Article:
Prime Minster Justin Trudeau has condemned leaks to the media about a sensitive Supreme Court nomination process as the SNC-Lavalin controversy continues to rage. (Tijana Martin/Canadian Press)

So, you believe that this process is designed and is upheld as a process that's not partisan?

I believe that at its best it has been, yes. I would draw a distinction between politics and partisanship. The role of a Supreme Court of Canada judge is always inherently political and particularly so because of the Charter of Rights and Freedoms.

A large portion of the court's work is it is invited to rule on the constitutionality of government programs, government policies, new legislation and so inevitably its work is political.

I think where I would draw the line, though, is in the possibility that a judge is appointed because of their allegiance with a political faction or a political party or the perception that they'll rule in a particular way on a particular issue.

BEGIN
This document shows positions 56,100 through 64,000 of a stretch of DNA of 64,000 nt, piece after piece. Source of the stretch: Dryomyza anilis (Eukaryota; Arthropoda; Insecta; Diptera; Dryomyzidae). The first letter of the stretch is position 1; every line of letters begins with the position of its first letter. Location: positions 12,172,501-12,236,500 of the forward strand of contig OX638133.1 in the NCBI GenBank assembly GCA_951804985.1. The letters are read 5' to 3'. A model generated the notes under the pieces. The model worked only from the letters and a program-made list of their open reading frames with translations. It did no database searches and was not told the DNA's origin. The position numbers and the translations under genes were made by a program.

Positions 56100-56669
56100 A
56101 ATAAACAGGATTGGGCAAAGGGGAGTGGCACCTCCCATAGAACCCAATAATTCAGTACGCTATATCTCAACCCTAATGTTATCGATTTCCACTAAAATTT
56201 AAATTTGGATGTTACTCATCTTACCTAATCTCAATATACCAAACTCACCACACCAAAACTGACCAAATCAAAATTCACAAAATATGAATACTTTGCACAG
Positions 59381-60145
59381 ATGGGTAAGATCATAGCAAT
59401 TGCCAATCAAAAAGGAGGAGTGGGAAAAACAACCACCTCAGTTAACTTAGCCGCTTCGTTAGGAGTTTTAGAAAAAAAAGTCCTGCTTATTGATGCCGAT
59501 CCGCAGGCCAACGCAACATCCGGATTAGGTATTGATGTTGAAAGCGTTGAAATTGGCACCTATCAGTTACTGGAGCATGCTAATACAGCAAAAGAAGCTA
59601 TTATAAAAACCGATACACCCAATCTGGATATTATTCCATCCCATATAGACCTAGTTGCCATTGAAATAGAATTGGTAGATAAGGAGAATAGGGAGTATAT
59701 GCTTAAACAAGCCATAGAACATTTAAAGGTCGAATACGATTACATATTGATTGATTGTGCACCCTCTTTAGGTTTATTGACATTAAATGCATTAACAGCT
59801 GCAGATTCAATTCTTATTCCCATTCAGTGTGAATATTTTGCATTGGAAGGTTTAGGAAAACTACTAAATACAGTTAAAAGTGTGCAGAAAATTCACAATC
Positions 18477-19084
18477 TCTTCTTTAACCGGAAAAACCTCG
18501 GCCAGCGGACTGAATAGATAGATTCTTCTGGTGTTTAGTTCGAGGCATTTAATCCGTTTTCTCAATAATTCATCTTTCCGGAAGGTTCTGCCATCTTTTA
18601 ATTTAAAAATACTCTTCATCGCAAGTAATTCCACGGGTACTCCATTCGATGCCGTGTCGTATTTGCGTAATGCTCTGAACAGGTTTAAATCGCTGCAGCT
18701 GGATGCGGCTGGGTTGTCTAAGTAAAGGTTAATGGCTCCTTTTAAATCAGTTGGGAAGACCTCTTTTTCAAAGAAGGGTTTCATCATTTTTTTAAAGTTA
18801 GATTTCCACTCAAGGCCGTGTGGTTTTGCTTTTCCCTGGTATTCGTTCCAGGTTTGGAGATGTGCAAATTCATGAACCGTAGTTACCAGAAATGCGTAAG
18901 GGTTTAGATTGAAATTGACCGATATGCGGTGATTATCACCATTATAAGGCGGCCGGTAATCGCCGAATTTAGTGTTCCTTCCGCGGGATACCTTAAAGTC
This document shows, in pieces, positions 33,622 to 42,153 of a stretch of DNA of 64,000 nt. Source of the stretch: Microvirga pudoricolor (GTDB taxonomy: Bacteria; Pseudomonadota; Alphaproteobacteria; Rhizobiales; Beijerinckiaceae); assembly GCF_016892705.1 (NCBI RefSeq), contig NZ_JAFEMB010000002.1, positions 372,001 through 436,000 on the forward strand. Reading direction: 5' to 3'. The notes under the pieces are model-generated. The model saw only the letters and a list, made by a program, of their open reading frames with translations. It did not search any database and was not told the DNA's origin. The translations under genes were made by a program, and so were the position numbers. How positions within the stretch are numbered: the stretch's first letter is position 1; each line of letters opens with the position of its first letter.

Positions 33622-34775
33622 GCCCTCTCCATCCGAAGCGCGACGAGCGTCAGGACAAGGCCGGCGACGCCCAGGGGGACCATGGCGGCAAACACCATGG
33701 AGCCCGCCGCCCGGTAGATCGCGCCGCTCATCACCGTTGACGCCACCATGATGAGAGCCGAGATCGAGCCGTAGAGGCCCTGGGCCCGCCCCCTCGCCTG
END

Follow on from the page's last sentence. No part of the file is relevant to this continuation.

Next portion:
But what would happen if a politician decided to upend all that by campaigning on the idea that they would only appoint judges in line with their own personal, political thinking or with the programs that they're putting forward when they're campaigning. Is there anything to prevent Canadian politics from turning this into a partisan issue?

There are constitutional conventions that aren't laws but that have been observed by all parties and all prime ministers. But there's no rule, per se, to prevent a politician from taking that step.

I think if it appeared that a prime minister was going in that direction, the legal community and probably Canadians at large would respond with outrage and would try to draw the process back to something more like what we normally see.

The risk that arises in the circumstances where the prime minister is playing politics with judicial appointments is that we see the kind of decline in legitimacy that we have seen in the U.S. Supreme Court around, for example, the confirmation of Brett Kavanaugh.

It would adversely impact Canadians' trust in the Supreme Court of Canada if they felt that appointments were partisan in those ways.